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I'm nested deep in a file tree, and I'd like to find which parent directory contains a file.

E.g. I'm in a set of nested Git repositories and want to find the .git directory controlling the files I'm currently at. I'd hope for something like find -searchup -iname ".git"

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5 Answers 5

up vote 1 down vote accepted

An even more general version that allows using find options:

#!/bin/bash
set -e
path="$1"
shift 1
while [[ "`readlink -f $path`" != "/" ]];
do
    find "$path"  -maxdepth 1 -mindepth 1 "$@"
    path=${path}/..
done

For example (assuming the script is saved as find_up.sh)

find_up.sh some_dir -iname "foo*bar" -execdir pwd \;

...will print the names of all of some_dir's ancestors (including itself) up to / in which a file with the pattern is found.

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Find can't do it. I can't think of anything simpler than a shell loop. (Untested, assumes there is no /.git)

git_root=$(pwd -P 2>/dev/null || command pwd)
while [ ! -e "$git_root/.git" ]; do
  git_root=${git_root%/*}
  if [ "$git_root" = "" ]; then break; fi
done

For the specific case of a git repository, you can let git do the work for you.

git_root=$(GIT_EDITOR=echo git config -e)
git_root=${git_root%/*}
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1  
Cool, this puts me on a path for a general solution - which I post as another answer here. –  Vincent Scheib Oct 7 '11 at 0:56
    
I also like the answer being general and not specific to git. –  Johann Philipp Strathausen Nov 25 '11 at 13:47
git rev-parse --show-toplevel

will print out the top level directory of the current repository, if you are in one.

Other related options:

# `pwd` is inside a git-controlled repository
git rev-parse --is-inside-work-tree
# `pwd` is inside the .git directory
git rev-parse --is-inside-git-dir

# path to the .git directory (may be relative or absolute)
git rev-parse --git-dir

# inverses of each other:
# `pwd` relative to root of repository
git rev-parse --show-prefix
# root of repository relative to `pwd`
git rev-parse --show-cdup
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2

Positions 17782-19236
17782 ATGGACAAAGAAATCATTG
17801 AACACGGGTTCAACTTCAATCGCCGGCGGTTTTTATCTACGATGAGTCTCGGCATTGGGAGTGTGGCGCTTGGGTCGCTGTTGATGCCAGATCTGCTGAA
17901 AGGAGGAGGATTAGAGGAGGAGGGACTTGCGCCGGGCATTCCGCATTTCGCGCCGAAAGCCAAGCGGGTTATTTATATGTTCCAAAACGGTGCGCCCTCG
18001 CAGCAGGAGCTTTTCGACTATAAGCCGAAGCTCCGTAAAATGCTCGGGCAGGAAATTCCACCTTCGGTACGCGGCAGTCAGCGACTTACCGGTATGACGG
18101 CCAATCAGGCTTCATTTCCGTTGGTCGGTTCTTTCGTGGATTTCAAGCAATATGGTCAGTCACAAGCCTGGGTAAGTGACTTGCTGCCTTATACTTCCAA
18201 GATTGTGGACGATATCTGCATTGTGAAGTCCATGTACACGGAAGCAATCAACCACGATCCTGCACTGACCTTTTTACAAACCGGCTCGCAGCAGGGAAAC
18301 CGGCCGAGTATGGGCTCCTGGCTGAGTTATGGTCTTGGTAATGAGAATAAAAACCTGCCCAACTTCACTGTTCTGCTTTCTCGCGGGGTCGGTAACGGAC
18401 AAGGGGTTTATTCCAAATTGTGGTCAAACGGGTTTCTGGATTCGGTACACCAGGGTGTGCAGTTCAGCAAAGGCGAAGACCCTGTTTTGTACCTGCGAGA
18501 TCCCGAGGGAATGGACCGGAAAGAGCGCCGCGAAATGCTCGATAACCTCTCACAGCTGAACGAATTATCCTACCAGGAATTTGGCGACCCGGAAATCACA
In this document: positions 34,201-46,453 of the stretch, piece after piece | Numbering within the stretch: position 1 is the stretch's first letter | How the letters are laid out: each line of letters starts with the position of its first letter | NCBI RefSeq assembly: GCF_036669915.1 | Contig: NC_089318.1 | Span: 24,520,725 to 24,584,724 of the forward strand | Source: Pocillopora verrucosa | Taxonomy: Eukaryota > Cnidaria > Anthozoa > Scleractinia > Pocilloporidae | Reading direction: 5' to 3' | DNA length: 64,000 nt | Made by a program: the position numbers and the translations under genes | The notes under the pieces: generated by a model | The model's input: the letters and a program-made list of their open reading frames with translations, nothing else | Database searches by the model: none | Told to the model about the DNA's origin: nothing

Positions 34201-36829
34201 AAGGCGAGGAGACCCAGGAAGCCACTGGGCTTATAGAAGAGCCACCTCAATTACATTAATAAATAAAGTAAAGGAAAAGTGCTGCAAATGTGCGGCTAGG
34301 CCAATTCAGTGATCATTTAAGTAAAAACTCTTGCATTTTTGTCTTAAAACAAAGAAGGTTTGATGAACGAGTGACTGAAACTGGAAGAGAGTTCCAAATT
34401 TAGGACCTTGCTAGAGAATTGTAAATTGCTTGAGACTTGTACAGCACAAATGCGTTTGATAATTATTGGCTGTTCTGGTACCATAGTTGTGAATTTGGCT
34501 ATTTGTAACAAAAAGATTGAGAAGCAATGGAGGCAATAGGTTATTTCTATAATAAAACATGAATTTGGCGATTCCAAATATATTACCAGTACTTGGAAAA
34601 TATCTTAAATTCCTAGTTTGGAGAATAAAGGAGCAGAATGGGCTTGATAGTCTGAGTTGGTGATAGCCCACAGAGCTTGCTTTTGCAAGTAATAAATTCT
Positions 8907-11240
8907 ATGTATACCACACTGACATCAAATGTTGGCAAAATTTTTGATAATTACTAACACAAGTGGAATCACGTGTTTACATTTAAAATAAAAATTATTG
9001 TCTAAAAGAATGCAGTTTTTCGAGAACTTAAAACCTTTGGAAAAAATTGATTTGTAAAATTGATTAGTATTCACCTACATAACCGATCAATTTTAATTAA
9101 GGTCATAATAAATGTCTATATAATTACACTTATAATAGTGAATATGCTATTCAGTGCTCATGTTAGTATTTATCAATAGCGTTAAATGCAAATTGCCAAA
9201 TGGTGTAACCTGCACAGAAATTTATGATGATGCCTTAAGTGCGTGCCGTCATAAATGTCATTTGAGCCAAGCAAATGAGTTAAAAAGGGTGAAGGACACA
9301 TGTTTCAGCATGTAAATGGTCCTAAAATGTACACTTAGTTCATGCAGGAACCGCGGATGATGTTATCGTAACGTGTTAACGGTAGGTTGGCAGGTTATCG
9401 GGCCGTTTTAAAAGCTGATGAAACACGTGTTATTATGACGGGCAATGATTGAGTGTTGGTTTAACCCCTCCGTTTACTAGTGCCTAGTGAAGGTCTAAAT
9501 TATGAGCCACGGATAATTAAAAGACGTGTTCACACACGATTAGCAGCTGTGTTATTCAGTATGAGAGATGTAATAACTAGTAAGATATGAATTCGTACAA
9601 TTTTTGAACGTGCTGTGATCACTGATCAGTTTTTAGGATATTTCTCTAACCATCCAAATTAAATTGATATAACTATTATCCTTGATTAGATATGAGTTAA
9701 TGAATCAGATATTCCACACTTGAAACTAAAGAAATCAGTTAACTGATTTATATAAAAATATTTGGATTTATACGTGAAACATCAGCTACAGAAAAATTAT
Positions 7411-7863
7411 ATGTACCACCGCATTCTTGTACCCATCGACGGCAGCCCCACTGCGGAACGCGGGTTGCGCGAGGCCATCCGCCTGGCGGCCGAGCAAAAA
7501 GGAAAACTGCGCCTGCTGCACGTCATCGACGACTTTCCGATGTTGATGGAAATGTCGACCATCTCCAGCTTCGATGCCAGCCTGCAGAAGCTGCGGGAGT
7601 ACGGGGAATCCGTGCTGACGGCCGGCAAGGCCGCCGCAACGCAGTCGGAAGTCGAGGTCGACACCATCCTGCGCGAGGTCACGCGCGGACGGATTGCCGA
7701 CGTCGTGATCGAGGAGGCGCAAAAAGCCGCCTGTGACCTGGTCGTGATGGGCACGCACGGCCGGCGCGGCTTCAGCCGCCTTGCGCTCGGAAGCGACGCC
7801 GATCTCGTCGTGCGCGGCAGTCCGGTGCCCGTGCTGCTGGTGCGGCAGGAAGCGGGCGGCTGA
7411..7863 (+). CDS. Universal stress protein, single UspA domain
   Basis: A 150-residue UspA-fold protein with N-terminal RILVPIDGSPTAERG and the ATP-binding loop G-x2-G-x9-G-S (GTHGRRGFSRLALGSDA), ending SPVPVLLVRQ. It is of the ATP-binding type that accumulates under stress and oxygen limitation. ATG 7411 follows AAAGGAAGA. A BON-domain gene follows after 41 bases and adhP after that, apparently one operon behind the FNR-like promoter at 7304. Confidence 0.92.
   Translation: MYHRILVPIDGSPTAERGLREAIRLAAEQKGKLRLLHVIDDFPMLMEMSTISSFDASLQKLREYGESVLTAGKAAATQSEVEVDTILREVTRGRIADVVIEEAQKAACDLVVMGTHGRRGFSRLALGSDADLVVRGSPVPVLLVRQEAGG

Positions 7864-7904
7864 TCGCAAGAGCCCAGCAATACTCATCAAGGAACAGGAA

This works only for git itself. The question is more generic. –  alex Jan 26 '11 at 7:15
    
This will not work in a bare repo, –  Jason Pyeron yesterday

A generalized version of Gilles' answer, first parameter used to find match:

find-up () {
  path=$(pwd)
  while [[ "$path" != "" && ! -e "$path/$1" ]]; do
    path=${path%/*}
  done
  echo "$path"
}

Keeps the use of sym-links.

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If you're using zsh with extended globbing enabled, you can do it with a oneliner:

(../)#.git(:h)  # relative path to containing directory, eg. '../../..', '.'
(../)#.git(:a)  # absolute path to actual file, eg. '/home/you/src/prj1/.git'
(../)#.git(:ah) # absolute path to containing directory, eg. '/home/you/src/prj1'

Explanation (quoted from man zshexpn):

Recursive Globbing

A pathname component of the form (foo/)# matches a path consisting of zero or more directories matching the pattern foo. As a shorthand, **/ is equivalent to (*/)#.

Modifiers

After the optional word designator, you can add a sequence of one or more of the following modifiers, each preceded by a ':'. These modifiers also work on the result of filename generation and parameter expansion, except where noted.

  • a
    • Turn a file name into an absolute path: prepends the current directory, if necessary, and resolves any use of '..' and '.'
  • A
    • As 'a', but also resolve use of symbolic links where possible. Note that resolution of '..' occurs before resolution of symbolic links. This call is equivalent to a unless your system has the realpath system call (modern systems do).
  • h
    • Remove a trailing pathname component, leaving the head. This works like 'dirname'.

Credits: Faux on #zsh for the initial suggestion of using (../)#.git(:h).

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